by Pete Hagenbuch, former head of Chrysler engine performance
first became aware of the land speed record in 1947, when I was 15 years old. It was a magazine article in Life,
or Popular Mechanics, or another magazine, that dealt with the attempt of John
Cobb, the current Land Speed Record holder, to exceed 400 mph. His record, set in 1939 at the Bonneville Salt Flats in Utah,
was 369.7 mph. I clearly remember an interview with the man who drove the pickup truck for the push start. “Those two big engines
always started up with a huge cloud of smoke, and when it cleared the car had
already disappeared over the horizon.” To this day, whenever the land speed
record is mentioned, I see in my mind's eye the cloud of clearing smoke and the
This is the graceful Railton in 1/43 scale, by Western Models of England.
In 1939, John Cobb set a land speed of 369.7 mph at the Bonneville Salt Flats in Utah. His return, an attempt to beat 400 miles per hour, was in 1947; his first run was faster than 400 mph, making him the first to be timed at 400 mph+, but the record was set at 394.2 mph (the average of two runs).
Cobb’s car was designed by a young British engineer named Reid Railton, who also had worked with Malcolm Campbell's Bluebird Evolution. It was powered by a pair of Napier Lion W-12 aircraft engines of 26.9 liters displacement (1641 cid) producing 1,250 hp each; the car had a three speed gearbox and four wheel drive.
included a picture of the British Gloster VI Schneider
Trophy floatplane which failed to qualify for the 1929 event due to what
sounds to me like carburetor problems. Direct your attention to the closely
cowled cylinder banks and you'll understand the layout.
The Lion's three banks of 4 cylinders was referred to as a "Broad Arrow;" each Lion drove one pair of wheels independently of the other. The Lion had first appeared just after World War I, and saw its most public use as the powerplant of the British entrants in the Schneider Trophy racing series for seaplanes.
The body design was state of the art and I'm sure Dr. Kamm was delighted with the way Railton followed his teachings. The body shell of the car was one piece, lifted off for engine and chassis access. The underside was completely enclosed with a belly pan.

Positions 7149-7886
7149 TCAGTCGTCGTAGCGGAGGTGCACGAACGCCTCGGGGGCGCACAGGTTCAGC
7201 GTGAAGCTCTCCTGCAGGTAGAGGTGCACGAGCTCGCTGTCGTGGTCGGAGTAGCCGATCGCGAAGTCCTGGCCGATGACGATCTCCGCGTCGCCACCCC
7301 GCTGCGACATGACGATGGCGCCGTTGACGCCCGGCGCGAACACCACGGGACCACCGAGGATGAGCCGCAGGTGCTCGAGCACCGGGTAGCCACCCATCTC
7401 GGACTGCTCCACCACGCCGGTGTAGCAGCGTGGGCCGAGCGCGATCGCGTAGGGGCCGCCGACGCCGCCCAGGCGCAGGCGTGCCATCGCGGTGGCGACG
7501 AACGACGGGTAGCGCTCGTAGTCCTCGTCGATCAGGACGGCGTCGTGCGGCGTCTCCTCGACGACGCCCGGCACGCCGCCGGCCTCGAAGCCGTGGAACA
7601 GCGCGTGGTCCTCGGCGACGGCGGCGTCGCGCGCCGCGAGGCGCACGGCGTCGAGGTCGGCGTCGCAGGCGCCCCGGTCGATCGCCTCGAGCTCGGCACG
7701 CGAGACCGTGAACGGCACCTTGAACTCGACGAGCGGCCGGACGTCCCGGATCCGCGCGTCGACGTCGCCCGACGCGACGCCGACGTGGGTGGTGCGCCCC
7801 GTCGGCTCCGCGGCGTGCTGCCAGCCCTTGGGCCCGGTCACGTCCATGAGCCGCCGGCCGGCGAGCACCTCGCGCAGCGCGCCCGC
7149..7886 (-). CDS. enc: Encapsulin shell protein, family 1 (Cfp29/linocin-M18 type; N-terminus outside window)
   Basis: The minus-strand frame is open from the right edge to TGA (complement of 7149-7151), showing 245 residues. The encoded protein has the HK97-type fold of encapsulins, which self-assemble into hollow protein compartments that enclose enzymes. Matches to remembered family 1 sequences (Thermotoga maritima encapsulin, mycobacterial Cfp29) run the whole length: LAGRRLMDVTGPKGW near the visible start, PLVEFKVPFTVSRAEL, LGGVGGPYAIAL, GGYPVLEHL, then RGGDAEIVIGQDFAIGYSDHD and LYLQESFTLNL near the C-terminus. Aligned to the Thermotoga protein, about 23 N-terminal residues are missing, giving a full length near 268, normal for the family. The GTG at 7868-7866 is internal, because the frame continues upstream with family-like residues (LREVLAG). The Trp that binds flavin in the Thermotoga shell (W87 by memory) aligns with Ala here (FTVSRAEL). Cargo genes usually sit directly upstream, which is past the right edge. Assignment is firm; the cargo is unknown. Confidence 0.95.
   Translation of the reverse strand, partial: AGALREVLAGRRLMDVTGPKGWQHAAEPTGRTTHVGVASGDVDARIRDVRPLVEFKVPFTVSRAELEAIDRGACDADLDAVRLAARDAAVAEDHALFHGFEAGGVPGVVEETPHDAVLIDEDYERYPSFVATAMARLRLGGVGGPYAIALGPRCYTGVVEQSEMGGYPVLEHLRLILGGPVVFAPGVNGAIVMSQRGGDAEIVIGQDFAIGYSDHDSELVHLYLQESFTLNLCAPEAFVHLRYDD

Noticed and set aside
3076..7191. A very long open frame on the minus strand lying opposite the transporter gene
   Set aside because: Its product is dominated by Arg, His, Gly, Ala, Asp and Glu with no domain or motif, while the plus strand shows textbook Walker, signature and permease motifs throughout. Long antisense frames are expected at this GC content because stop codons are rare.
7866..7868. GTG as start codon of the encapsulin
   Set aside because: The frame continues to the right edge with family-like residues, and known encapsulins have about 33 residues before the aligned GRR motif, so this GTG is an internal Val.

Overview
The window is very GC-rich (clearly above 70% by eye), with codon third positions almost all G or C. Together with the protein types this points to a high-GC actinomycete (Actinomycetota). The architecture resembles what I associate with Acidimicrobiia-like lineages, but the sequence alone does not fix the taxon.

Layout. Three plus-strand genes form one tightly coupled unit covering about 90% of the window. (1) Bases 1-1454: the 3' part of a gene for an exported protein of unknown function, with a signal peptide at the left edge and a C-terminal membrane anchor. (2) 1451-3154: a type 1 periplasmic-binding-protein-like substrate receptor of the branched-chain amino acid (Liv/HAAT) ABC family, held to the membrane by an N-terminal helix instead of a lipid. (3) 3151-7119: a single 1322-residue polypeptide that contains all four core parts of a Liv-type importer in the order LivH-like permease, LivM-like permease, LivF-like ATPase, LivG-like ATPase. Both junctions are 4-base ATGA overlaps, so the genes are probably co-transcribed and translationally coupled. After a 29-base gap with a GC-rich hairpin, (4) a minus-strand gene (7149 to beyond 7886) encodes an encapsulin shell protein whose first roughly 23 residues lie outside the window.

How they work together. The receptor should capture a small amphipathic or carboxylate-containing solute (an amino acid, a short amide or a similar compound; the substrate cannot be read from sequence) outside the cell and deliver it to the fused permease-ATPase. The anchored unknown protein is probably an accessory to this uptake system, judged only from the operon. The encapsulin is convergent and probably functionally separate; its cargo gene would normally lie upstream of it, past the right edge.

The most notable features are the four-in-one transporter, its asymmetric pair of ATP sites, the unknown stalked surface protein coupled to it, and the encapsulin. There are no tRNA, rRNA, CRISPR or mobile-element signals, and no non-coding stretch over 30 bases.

The car was a
thing of beauty and grace and, at 6500 pounds, it was the lightest of all the
aircraft engined monsters which appeared in the 1920s and 1930s. It was 28 feet
long with a wheelbase of 13 1/2 feet, its height was a mere 42.8 inches, with a
width of 97 1/2 inches. The body was shaped as an airfoil, and was quite similar in appearance to the German
Auto Union streamlined record car which went airborne due to crosswinds in a
1937 record attempt, killing its driver, Bernd Rosemeyer.
The Auto Union Rekordwagen was designed for an unusual race course, the Avus circuit in Berlin, which consisted of two five mile straightaways separated by a median, leading to a high banking on one end and a flat 180 at the other end. It was in the heart of the city, serving as a public expressway in normal times. The annual racing event was known as the Avusrennen.
In 1937, the Avus was the location of the
German Grand Prix. Both Auto Union and Mercedes built new cars for the event.
The Mercedes was a huge car, powered by the same Daimler-Benz inverted V-12 used
in contemporary Luftwaffe fighter aircraft. The Auto Union was similar to
the rekordwagen pictured here but with the fender skirts removed and, later,
with holes in the bodywork to assist in tire cooling at the very high and
continuous car speeds. The Auto Unions used the same 6 liter V-16 used in the
Grand Prix car.
The Avus Mercedes pictured below is
a 1/32 scale slot racing car which was the very best I ever created. It [the slot racing car] was
known as the "Great Silver Whale" and was nearly unbeatable!
As it turned out, none of the aerodynamic specials won. They suffered tire and brake problems and the race went to Rudolf Caracciola in a Mercedes W-125.
This literary effort was first conceived to be a discussion of the land speed record models I have collected. However, I'm too much a lover of automotive history to omit some interesting cars and their creators just because I don't have models of the cars. My oldest model (oldest car, actually) is known as a Blitzen Benz, made famous by Barney Oldfield driving it to victory in a lot of races here in the USA. We'll get back to it. After having started out in 1947, I don't plan to mess up the flow any more. Chronology will be the rule from here on.
See the next segment.
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